When in doubt, contact an electrician.
If you are not an electrician, never try to solve an electrical issue on your own. Additionally, if your home is 40 years old or older, or if you are planning a makeover, consider having an electrician evaluate it. Addressing the root causes of issues before they arise provides you peace of mind.
Electrical Safety Checklist
So what is an electrical inspection checklist? The checklists are designed to make it easier for inspectors to track all the components of an electrical system that need to be checked, confirmed, reviewed, evaluated, or otherwise studied to see if they comply with the NEC®. Here’s a checklist that you can follow to see if your home is up to standard.
• Call your landlord or a licensed electrician if you have the following:
• Recurrent issues with fuses blowing or circuit breakers tripping
• A tingling sensation when handling electrical equipment
• Warm or discolored wall outlets
• The scent of burning or rubber emanating from a device
• Dim or flickering lighting
• Sparks coming from a plug
• Check your house for electrical risks that are concealed.
• Examine electrical cables to ensure the wires are in good condition, fractured, or unfastened. Take the object to a qualified repair shop if the cables need to be fixed. Employ an electrician or substitute with a new thing
• Make sure that no cables are hidden under rugs or running across doorways. If so, you should have a licensed electrician add extra outlets.
• Keep kids away from electrical outlets and cables. Burns can be caused by placing cords in the mouth, while shocks, burns, and electrocution can be caused by placing things in electrical outlets.
• Make sure that all switches and receptacle outlets have faceplates.
• Use only one plug in a single outlet. A plug-in device may contain one or more receptacles, including one for receiving every plug.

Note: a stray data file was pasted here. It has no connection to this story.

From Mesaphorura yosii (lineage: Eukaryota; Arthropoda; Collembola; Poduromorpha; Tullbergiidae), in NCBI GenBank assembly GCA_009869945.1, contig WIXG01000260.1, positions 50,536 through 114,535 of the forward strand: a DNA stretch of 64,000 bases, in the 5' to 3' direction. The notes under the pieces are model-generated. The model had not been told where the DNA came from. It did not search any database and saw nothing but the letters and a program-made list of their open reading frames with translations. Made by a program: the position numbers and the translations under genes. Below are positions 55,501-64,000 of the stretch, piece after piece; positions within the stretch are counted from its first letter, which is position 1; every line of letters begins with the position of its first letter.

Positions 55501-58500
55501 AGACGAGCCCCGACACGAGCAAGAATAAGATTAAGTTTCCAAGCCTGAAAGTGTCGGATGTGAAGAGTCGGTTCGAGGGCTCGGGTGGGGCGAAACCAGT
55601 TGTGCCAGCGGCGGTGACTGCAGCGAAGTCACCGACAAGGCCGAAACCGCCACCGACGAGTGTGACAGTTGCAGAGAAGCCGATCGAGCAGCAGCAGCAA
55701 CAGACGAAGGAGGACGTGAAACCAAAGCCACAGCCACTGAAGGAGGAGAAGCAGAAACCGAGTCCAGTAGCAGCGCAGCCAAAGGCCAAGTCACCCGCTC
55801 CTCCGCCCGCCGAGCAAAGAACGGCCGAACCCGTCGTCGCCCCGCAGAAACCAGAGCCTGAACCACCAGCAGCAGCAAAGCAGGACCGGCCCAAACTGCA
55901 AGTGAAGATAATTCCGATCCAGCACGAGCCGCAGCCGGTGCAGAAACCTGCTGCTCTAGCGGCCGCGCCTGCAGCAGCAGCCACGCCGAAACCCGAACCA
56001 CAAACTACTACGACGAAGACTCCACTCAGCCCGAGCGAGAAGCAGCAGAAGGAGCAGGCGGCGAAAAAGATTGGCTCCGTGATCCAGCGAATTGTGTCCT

• Make sure the light bulbs in your fixtures are compatible with the lamp. The maximum wattage for the light bulb should be listed on a label; for example, use a maximum of a 60-watt bulb.
• Appliances that produce heat, such as toasters, coffee makers, iron, or microwave, use much power. To avoid overheating wiring, plug only one heat-producing item into each outlet
• Avoid using ladders near overhead power lines, particularly those that supply electricity to your home.
• Go, Green! When you leave a room, turn off the lights. When not in use, unplug appliances.
In our daily lives, electricity plays a crucial role. It provides various home functions, including keeping the lights on and running our kitchen and cleaning appliances. Electrical safety regulations must be put in place due to the heavy reliance on power to reduce danger. The risk of electrical fires and other catastrophes can be reduced by heeding the advice mentioned above and calling an electrician if unsure.
To protect against electrical risks, you must undergo an electrical safety examination. Are you concerned about the price of electrical inspections? You can save more money by avoiding the need for repairs and hiring an electrician before a problem arises. At Home Alliance, we got the experts to help you. We offer various home repairs and electrical services that you can count on. Book a service with us today!